Naturally, weighted blankets tend to run higher in price than standard quilts or bed covers because of the fill. Look for blankets made with polypropylene filler (small plastic beads or pellets) that are non-hypo-allergenic with evenly distributed weight. Many Occupational Therapists are familiar with such products and it would do well to consult with one before purchasing.
There are a surprising number of manufacturers that sell weighted blankets and other similar sensory products including the following:
On any Saturday afternoon at centers around the Delaware Valley and the nation, children with disabilities are learning to ride a horse. Therapeutic horseback riding is an enjoyable, educational activity that develops skills and builds friendships.
Therapeutic riding programs vary in their programs, riding styles and even the size of their horses. Riders can be found in an indoor ring or out on the trail. Some children take lessons alone, others in pairs or larger groups.
In most area programs, an instructor closely accompanies beginners and at least one volunteer “sidewalker” walks or jogs alongside the horse and supports the rider. More experienced students can trot and canter on their own. Programs also range in price, from free of charge to $50 or more per lesson.
Find a Therapeutic Riding Center
Delaware | New Jersey | Pennsylvania NARHA, the national organization for equine-assisted activities and therapies, offers information and a member list. Click here for Philadelphia-area farms and stables offering horseback riding and lessons.
At most riding centers, time in the saddle is just the beginning. Students participate in a variety of equine activities, such as grooming, feeding,attaching the lead rope and walking the horse. In addition to weekly instruction, many stables offer special events, as well as specialty and summer camp programs. Here are examples of the varied horse therapy activities offered by area riding centers. Continue reading "Therapeutic Horse Riding Choices"→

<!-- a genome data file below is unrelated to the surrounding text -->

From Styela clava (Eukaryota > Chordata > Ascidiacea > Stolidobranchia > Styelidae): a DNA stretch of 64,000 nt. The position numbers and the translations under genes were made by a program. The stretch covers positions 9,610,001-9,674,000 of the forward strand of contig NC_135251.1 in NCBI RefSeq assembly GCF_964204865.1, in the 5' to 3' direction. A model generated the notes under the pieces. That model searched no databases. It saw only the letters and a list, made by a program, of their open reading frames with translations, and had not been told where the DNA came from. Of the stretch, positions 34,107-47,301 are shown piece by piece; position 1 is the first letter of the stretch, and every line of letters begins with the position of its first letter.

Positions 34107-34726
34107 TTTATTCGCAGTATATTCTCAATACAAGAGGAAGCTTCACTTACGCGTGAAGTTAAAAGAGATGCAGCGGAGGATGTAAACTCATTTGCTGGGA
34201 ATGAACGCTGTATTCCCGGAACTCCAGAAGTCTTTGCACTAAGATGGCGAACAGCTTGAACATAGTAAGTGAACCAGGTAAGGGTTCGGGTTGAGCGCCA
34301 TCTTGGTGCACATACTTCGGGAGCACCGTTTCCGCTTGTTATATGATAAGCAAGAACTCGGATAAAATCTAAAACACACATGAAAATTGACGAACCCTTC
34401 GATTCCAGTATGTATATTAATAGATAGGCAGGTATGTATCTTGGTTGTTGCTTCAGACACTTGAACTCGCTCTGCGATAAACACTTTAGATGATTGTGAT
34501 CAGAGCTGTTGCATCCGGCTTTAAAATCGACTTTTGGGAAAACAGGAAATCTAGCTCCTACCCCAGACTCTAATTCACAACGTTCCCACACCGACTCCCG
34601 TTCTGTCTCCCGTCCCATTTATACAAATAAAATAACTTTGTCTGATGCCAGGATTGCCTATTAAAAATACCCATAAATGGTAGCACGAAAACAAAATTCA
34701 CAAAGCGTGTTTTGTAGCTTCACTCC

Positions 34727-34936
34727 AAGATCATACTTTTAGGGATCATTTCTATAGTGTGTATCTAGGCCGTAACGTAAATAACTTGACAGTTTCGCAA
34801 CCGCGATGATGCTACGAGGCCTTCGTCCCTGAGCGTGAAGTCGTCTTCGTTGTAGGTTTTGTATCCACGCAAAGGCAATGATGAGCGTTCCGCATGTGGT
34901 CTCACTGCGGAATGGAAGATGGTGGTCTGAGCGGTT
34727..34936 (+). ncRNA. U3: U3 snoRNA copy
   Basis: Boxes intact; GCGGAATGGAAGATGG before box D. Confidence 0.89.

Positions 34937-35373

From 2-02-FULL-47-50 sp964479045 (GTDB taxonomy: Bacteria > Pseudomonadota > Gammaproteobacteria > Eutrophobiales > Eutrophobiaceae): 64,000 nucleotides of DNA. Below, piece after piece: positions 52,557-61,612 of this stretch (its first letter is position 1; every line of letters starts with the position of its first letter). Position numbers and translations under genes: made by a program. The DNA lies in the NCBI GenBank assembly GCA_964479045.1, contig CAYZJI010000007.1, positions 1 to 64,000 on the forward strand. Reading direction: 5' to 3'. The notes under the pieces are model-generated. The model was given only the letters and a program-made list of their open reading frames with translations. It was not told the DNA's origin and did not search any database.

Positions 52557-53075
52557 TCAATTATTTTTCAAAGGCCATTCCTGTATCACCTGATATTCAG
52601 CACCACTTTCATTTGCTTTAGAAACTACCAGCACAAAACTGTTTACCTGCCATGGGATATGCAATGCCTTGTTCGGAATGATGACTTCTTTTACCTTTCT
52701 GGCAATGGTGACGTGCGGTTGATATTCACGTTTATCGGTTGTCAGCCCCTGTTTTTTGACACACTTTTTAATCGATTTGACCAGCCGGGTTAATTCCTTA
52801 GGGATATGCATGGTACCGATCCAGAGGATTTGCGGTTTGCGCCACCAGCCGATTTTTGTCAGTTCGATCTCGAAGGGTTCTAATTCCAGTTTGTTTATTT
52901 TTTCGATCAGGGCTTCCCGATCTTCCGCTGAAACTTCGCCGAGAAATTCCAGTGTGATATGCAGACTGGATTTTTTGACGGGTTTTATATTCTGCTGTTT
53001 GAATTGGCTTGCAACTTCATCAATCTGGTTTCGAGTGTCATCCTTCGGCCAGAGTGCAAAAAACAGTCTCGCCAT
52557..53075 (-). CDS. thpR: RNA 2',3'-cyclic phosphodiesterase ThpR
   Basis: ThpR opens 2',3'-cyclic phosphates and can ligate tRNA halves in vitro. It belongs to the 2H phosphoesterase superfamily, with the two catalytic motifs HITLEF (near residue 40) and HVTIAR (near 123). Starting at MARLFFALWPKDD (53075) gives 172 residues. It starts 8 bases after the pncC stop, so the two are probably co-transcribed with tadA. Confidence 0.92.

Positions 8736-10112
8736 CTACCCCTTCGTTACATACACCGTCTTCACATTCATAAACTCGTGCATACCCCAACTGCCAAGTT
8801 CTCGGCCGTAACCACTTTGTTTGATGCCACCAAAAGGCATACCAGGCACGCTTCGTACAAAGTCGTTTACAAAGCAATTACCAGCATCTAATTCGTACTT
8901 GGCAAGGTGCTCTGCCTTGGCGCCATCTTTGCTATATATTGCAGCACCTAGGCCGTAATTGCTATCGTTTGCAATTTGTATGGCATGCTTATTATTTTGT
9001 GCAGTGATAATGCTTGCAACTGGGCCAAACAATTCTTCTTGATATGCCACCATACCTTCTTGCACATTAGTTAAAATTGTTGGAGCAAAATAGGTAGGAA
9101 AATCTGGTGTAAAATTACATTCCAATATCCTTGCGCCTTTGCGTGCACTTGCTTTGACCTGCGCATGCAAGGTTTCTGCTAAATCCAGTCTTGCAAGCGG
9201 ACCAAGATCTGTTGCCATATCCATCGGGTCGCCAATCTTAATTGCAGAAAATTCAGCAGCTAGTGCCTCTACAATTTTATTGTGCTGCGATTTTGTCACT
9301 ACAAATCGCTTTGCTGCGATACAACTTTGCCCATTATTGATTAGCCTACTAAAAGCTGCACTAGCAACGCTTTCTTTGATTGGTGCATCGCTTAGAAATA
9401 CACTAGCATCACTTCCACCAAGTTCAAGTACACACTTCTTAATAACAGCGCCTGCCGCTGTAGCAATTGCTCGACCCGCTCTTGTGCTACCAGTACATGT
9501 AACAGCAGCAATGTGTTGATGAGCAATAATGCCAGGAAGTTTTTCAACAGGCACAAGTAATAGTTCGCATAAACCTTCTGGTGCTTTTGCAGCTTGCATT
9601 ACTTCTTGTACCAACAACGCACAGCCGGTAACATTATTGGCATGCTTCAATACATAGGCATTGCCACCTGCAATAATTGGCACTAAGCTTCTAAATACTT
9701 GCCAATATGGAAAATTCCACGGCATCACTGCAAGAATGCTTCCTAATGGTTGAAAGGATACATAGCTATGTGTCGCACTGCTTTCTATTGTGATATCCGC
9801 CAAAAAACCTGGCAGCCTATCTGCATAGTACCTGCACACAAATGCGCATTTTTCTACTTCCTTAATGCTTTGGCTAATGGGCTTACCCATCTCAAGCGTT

SERVICES: Music therapy is a valuable addition to the armamentarium of therapy/instruction for individuals with special needs. It enhances social interaction and has myriad developmental benefits.
Gathering Drum is unique among music therapy providers it was founded by a professional opera singer, Elizabeth Collins Cook. While raising her family of four, Elizabeth observed how learning to play the piano increased the social opportunities and skills of one of her students diagnosed with Autism and PDD. She was so impressed that Elizabeth decided to change careers. She obtained her Master’s degree in Creative Arts Therapies. She is now a board certified music therapist providing music therapy to families and agencies caring for individuals with special needs.
Making music and participating in a conversation require the same skill set: listening, responding, and awareness of others, reading non-verbal cues, impulse control and frustration management, modulation of energy, self-expression, self-assertion and creative thinking. For individuals facing social challenges, music therapy sessions are opportunities to safely practice these skills. Skills strengthened in music transfer over time to non-music settings. Continue reading "Gathering Drum"→